Economy of Russia

elop civilian nuclear power and to construct the world's first nuclear power plant. Currently the country is the 4th largest nuclear energy producer, with all nuclear power in Russia being managed by Rosatom State Corporation. The sector is rapidly developing, with an aim of increasing the total share of nuclear energy from current 16.9% to 23% by 2020. The Russian government plans to allocate 127 billion rubles ($5.42 billion) to a federal program dedicated to the next generation of nuclear energy technology. About 1 trillion rubles ($42.7 billion) is to be allocated from the federal budget to nuclear power and industry development before 2015.


Railway transport in Russia is mostly under the control of the state-run Russian Railways monopoly. The company accounts for over 3.6% of Russia’s GDP and handles 39% of the total freight traffic (including pipelines) and more than 42% of passenger traffic. The total length of common-used railway tracks exceeds 85,500 km, second only to the U.S. Over 44,000 km of tracks are electrified, which is the largest number in the world, and additionally there are more than 30,000 km of industrial non-common carrier lines. Railways in Russia, unlike in the most of the world, use broad gauge of 1,520 mm (4 ft 11 ⁄6 in), with the exception of 957 km on Sakhalin island using narrow gauge of 1,067 mm (3 ft 6 in). The most renown railway in Russia is Trans-Siberian (Transsib), spanning a record 7 time zones and serving the longest single continuous services in the world, Moscow-Vladivostok (9,259 km, 5,753 mi), Moscow–Pyongyang (10,267 km, 6,380 mi) and Kiev–Vladivostok (11,085 km, 6,888 mi).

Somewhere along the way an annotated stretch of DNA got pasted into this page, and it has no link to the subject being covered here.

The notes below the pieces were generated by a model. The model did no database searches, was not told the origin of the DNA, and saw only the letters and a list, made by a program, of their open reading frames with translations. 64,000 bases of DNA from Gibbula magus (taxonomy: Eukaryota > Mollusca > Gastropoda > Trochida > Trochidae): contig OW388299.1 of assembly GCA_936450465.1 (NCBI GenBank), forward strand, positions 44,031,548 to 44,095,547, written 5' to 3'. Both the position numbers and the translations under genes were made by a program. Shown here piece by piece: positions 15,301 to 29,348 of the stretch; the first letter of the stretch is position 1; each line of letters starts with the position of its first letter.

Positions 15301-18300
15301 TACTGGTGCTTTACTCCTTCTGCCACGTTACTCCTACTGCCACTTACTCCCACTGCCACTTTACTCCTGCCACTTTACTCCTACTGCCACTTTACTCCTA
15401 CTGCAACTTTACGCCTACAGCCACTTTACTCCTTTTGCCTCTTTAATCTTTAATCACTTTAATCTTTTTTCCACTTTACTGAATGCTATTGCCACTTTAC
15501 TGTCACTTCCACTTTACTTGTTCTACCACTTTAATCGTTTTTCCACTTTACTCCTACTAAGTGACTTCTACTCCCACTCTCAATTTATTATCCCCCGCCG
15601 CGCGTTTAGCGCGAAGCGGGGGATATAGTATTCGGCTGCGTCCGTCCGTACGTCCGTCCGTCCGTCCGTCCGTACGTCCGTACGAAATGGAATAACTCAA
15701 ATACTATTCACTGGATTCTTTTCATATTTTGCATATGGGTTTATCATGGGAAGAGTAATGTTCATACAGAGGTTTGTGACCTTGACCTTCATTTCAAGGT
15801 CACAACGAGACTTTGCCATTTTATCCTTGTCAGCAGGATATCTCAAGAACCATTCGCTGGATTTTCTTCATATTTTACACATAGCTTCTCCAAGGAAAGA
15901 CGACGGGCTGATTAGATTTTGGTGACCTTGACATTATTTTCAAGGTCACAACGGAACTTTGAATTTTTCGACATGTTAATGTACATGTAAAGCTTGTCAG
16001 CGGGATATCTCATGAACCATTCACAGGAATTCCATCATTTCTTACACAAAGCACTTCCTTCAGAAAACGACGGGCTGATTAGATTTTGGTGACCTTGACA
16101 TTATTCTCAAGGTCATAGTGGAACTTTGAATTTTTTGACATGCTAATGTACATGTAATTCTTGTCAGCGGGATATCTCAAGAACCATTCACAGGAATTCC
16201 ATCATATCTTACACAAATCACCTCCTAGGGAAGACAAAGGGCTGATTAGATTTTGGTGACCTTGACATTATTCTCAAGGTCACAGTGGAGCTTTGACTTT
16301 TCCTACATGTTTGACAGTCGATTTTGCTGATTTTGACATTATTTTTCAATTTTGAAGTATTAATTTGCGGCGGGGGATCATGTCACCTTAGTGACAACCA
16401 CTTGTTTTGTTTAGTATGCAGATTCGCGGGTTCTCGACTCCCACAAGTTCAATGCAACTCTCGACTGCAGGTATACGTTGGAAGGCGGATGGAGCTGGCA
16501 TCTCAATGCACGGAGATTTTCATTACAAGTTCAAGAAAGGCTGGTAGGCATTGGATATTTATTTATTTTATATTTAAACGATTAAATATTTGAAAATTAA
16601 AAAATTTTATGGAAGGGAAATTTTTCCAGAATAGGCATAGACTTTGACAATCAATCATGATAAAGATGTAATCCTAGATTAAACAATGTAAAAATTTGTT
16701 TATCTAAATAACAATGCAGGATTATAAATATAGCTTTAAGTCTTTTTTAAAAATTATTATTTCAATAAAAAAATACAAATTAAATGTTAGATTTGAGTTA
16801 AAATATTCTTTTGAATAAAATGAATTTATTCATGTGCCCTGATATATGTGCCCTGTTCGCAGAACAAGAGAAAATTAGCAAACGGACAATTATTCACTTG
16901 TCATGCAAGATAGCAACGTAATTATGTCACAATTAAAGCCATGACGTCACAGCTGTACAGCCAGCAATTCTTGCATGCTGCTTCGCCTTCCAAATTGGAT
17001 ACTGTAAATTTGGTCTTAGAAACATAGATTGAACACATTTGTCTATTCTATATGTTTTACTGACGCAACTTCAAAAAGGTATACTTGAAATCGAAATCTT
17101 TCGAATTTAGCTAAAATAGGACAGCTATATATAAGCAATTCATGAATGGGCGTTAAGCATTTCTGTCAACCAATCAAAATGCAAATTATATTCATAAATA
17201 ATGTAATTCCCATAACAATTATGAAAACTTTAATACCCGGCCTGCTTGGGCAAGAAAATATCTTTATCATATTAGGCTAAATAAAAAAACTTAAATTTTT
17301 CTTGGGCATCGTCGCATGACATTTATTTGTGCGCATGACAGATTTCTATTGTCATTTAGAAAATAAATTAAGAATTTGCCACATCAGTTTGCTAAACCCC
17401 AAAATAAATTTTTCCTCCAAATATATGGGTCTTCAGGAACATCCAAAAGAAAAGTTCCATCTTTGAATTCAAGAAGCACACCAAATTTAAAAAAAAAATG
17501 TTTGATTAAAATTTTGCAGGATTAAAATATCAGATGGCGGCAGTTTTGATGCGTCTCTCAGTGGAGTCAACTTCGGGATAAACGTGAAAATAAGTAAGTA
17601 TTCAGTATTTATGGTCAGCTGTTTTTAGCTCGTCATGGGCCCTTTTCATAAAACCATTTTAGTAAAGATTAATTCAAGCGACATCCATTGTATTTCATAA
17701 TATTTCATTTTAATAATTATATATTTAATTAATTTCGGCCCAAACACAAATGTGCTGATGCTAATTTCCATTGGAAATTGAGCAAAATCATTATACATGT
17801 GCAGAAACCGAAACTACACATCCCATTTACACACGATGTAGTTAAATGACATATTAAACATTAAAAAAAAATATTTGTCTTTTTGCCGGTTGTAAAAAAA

As of 2006 Russia had 933,000 km of roads, of which 755,000 were paved. Some of these make up the Russian federal motorway system. With a large land area the road density is the lowest of all the G8 and BRIC countries.

102,000 km (63,380 mi) of inland waterways in Russia mostly go by natural rivers